Famous deaf actor Bernard Bragg has maintained a lifelong connection with the NTID Performing Arts Department throughout his storied career beginning with his lifelong friendship with Robert Panara to his time as a visiting professor at NTID. Today, Bragg’s personal collection of correspondence, photographs, articles and other memorabilia is being shared with students as part of the RIT/NTID Deaf Studies Archive.
As a child, Bragg enrolled in the New York School for the Deaf where he first met his mentor, Robert F. Panara, the first faculty member at NTID. Through the years, Bragg would play many lead roles and direct numerous plays. Upon graduation from Gallaudet University, he was hired to teach English at the California School for the Deaf at Berkeley and was one of the youngest teachers ever hired at the school.
Bragg’s performances were also influenced by Marcel Marceau’s pantomime style and he possessed a self-described “burning desire” to develop his talent with help from Marceau, eventually studying alongside him in Paris.
In 1966, Bragg cofounded the National Theatre of the Deaf with New York University psychology professor Edna Levine and Broadway set designer David Hayes. Within about a year, the team managed to receive enough government funding to get the theater up and running. They also received an offer from NBC for an hour-long special, Experiment in Television, which made history as America’s first televised performance in American Sign Language. National Theatre of the Deaf toured as the country’s first deaf theater company.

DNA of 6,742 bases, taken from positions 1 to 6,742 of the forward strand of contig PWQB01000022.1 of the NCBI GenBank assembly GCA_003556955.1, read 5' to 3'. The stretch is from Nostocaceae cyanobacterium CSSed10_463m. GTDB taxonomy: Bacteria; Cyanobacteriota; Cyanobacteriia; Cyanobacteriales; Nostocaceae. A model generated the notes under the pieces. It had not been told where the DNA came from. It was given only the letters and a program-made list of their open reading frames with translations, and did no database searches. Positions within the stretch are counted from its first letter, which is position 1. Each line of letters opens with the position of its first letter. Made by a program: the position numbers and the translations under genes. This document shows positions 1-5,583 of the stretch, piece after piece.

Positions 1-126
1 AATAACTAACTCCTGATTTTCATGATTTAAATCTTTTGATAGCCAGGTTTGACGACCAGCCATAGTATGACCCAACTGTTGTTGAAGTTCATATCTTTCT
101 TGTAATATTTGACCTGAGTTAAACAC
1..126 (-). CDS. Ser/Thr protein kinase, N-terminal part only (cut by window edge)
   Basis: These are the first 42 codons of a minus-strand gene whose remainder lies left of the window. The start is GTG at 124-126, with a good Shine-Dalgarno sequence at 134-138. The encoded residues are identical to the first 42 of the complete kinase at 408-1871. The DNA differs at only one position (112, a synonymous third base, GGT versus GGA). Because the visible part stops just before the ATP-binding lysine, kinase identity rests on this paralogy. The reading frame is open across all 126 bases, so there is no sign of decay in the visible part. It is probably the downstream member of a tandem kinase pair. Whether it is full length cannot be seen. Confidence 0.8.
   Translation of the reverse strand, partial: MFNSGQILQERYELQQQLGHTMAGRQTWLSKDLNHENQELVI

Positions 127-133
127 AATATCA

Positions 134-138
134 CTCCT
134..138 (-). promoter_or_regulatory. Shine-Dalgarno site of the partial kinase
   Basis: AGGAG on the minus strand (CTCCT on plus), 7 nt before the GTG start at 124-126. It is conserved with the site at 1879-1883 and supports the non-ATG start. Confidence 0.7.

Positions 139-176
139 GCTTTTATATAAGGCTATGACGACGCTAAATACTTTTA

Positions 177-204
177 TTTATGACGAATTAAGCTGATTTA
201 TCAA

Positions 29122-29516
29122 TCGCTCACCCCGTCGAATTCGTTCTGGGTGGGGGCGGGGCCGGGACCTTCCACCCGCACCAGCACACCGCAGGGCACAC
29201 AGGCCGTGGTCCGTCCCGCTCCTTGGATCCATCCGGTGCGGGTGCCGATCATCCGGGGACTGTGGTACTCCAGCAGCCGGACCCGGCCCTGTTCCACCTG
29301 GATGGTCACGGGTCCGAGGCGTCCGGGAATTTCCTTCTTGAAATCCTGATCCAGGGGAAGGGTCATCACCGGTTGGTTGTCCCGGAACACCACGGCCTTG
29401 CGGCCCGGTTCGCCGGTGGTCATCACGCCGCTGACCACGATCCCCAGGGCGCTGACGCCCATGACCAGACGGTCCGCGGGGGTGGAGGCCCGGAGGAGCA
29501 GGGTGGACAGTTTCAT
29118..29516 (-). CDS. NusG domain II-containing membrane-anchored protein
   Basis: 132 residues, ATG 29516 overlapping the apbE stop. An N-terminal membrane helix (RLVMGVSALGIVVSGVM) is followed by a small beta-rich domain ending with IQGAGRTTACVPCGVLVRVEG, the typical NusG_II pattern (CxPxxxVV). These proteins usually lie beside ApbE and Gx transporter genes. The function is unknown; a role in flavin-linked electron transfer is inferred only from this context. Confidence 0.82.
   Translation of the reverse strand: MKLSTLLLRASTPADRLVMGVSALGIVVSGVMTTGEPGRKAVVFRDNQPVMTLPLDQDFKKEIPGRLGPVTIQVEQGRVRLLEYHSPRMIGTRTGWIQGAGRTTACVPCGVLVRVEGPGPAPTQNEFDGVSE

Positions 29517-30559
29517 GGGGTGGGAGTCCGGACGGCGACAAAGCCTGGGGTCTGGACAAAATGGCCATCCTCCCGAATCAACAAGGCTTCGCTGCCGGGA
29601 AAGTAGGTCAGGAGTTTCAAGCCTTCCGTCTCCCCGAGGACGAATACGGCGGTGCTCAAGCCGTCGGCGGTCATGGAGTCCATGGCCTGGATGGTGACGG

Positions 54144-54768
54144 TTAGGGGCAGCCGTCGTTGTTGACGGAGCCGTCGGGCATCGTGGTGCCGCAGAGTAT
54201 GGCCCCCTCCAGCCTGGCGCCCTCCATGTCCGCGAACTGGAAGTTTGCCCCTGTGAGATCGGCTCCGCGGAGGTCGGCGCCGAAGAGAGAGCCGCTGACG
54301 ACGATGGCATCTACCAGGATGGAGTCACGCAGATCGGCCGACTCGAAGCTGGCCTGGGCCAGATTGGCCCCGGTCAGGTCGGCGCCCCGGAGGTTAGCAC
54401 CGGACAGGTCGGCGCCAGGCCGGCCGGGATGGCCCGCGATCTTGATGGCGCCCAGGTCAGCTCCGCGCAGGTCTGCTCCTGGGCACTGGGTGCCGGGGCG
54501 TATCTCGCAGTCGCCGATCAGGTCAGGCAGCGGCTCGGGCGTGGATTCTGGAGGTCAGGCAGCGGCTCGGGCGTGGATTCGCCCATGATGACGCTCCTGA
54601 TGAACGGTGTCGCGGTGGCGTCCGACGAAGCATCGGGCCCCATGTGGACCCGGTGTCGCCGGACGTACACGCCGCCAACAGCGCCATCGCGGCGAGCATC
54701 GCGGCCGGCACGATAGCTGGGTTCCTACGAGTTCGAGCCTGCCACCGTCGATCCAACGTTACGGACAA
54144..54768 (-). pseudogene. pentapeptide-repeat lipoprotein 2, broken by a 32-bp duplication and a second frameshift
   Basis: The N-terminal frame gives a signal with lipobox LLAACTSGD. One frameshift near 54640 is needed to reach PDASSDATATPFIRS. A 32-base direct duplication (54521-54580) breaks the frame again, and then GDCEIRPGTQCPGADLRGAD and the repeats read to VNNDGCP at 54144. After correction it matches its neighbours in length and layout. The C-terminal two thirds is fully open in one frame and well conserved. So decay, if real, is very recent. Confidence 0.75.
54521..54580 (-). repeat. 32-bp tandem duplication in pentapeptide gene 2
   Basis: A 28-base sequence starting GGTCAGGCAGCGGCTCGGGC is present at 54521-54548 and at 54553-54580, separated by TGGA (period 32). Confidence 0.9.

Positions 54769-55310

Despite his success as a performer, Bragg always maintained a strong commitment to education, earning a master’s in special education while juggling his teaching job at California School for the Deaf and professional performances. Now retired, he continues to teach, coach and perform and has visited Rochester many times to conduct workshops with NTID theater students.
As tribute, museum studies students Jean Pietrowski and Allison Thompson have curated an exhibit from Bragg’s collection, which is on display in the RIT Museum through April 2015.